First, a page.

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the occasions lady and

Parallel Parking Skills
by Audrey Poff, illustration by Brittney Guest Osborn

I’ve often thought that parallel parking should be my side gig. After working in Downtown Jonesboro for five years, I’m pretty sure of it.

When I was a teenager, parallel parking was a routine part of the driving test. Like many other young drivers, just the thought of it put me into panic mode. After I passed the driving portion of the exam, I simply avoided parallel parking at all costs.

In addition to preparing me for a career in publishing, I credit Arkansas State University for my parallel parking skills. I lived off campus as a college student, and although my commute to A-State was short, there were railroad tracks between my apartment and campus. I rarely left the apartment early, and I allowed zero time for unexpected delays such as trains. As a result, by the time I arrived on campus, most of the open parking spaces were usually in the parallel parking lane.

Out of necessity, I learned that if you could parallel park on the right side of the road, you could often find a parking spot on campus and possibly avoid being late. If you could parallel park on the left side of the road, your chances were even better. By the time I graduated from college, I could easily parallel park on either side of the street if the other drivers had not taken up more than the allotted space.

Working in an office on Main Street for the past five years has made me appreciate the honing of my parking skills in college even more. Not only do you need experience to be able to parallel park downtown, you also need confidence, courage and patience. With two lanes of traffic speeding down Main Street much of the day, it is easy to be bullied into passing up a parking space. Even with your blinker on and your vehicle in reverse, some drivers are rude and impatient and will refuse to leave enough room for you to back up. Eventually, if you remain calm and collected, they will go around you and you can claim your coveted parking spot.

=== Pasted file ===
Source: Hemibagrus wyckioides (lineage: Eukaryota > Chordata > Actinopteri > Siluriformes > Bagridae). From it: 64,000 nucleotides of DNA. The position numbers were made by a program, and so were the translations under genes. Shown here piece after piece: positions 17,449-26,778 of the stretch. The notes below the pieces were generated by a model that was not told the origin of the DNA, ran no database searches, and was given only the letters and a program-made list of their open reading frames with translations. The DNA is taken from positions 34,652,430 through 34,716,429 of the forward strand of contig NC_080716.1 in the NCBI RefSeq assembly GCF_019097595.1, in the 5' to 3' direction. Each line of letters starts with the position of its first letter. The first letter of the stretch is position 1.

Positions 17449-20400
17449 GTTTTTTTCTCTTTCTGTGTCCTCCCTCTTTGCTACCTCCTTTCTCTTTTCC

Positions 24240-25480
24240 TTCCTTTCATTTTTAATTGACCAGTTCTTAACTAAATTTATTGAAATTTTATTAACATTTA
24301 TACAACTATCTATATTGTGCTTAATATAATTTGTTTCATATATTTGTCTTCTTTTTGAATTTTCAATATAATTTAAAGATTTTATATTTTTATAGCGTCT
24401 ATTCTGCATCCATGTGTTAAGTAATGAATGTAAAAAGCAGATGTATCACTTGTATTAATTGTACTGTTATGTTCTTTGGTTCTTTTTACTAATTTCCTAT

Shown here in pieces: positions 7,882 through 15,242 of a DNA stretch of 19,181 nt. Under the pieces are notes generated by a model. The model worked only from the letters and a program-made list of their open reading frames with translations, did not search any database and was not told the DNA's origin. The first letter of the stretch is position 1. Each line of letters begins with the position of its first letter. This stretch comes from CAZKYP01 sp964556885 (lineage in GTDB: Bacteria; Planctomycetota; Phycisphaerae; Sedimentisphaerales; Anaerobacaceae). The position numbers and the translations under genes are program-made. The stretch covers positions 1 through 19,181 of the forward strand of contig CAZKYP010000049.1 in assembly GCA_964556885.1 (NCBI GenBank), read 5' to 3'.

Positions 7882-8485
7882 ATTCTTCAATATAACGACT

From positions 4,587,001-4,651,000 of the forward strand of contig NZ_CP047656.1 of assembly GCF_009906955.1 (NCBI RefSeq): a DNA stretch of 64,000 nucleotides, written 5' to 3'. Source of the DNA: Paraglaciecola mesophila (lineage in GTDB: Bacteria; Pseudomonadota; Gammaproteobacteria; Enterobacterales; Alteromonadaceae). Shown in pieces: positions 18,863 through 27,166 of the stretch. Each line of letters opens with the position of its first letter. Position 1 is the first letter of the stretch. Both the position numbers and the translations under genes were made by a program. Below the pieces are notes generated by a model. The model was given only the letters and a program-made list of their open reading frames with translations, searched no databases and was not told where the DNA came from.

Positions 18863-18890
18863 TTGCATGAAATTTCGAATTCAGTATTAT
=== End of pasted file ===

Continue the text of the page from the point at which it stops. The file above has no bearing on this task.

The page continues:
They often say the worst thing about parallel parking is that there are witnesses, but there are days when I don’t even mind spectators. On a really good day, I am able to parallel park in one fell swoop without making any adjustments. A few years ago, after parallel parking on the left side of Main Street near our office, two stylists at the salon next door came outside after I parked. I had put the car in reverse and parked in one continuous motion. I had entertained myself with my parking skills but had no idea there were witnesses. I laughed when they came outside to compliment me. It was my one-and-only standing ovation for parking.

You see a lot of bad parallel parking attempts on Main Street – some of them are hard to watch. There are drivers who attempt to head nose first into a space instead of backing up; those who leave a good portion of their vehicle hanging outside of the parking lane; and those that occupy more than one space. The traffic, the pressure, the narrow lanes – it can be a daunting task.

I am thankful that I was forced to conquer my fear of parallel parking while in college. It allowed me to sleep a few minutes later before class, and it continues to make my life easier nearly every day. For all of those who never had to pass the parallel parking portion of a driving test, there’s always another option: Park somewhere else.